Timucuan Parks Foundation Hosted Special Olympics Youth at the Timucuan Preserve

The teens enjoyed a day of kayaking and exploration

Local athletes with Special Olympics Florida joined Timucuan Parks Foundation for a day of outdoor fun in the Timucuan Preserve. Eleven teens from North Florida School of Special Education participated in kayaking, swimming, and seining. The event marked the partial resumption of outdoor programming for TPF who modified the day’s events to follow the COVID-19 spatial distancing guidelines.

“We were excited this summer to be able to bring this group of young people and their coaches and mentors out to the Timucuan Preserve for an enjoyable day of physical activity and learning outdoors,” said Felicia Boyd, TPF outreach and program director. “We had a number of TPF volunteers, a biologist with city of Jacksonville, and our partners from Kayak Amelia who all helped to create a fun and safe day for the kids.”

Guides from Kayak Amelia led the group from the Alimacani boat ramp across the Ft. George River. The group stopped at a sandy beach in the Timucuan Preserve where they enjoyed some time swimming and seine netting for small fish and jellyfish. They also enjoyed the much-loved chocolate chip cookies that Kayak Amelia provides for its guests.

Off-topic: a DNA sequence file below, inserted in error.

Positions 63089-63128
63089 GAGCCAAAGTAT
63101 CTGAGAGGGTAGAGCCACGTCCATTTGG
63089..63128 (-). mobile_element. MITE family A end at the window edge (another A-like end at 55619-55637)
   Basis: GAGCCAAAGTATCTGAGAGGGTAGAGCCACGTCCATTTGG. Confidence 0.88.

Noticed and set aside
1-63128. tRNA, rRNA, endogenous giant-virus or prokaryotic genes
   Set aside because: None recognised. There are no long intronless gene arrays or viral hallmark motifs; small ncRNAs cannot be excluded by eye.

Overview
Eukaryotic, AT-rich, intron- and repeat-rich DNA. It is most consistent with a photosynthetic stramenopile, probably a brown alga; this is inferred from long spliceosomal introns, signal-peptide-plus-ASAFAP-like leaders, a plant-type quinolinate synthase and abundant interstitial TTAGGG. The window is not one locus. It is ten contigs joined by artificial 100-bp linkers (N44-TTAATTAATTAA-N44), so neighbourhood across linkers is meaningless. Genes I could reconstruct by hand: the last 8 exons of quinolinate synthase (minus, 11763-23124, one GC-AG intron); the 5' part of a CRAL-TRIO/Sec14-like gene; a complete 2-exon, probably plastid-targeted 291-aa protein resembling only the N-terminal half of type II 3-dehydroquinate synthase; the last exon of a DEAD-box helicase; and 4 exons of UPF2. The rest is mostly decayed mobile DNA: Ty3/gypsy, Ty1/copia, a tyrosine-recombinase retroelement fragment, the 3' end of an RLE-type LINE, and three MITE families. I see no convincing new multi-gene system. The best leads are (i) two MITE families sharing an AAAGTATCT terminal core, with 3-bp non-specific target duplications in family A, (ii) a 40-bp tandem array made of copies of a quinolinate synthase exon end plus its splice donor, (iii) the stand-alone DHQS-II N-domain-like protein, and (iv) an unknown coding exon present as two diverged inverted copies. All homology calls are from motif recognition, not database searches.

TPF’s programs are designed to provide education, recreation, and stewardship opportunities to diverse populations of youth who might not otherwise have access to Jacksonville’s national, state, and city preservation park sites. A National Park Service Challenge grant, funding from the National Environmental Education Foundation and REI, plus generous donations from the community allow TPF to host these types of programs. The programs allow youth to engage in healthy outdoor recreation and service-learning projects including kayaking, hiking, watershed cleanups, and park beautification and resiliency projects.

“Our students who participate in Special Olympics activities thrive in large part because of the friendships and team camaraderie they find practicing and training as a group,” said Sally Hazelip, Head of School at North Florida School of Special Education. “This adventure at the Timucuan Preserve enabled our students to experience that same fun and team-building experience in a time that many of their traditional sports practices can’t take place.”

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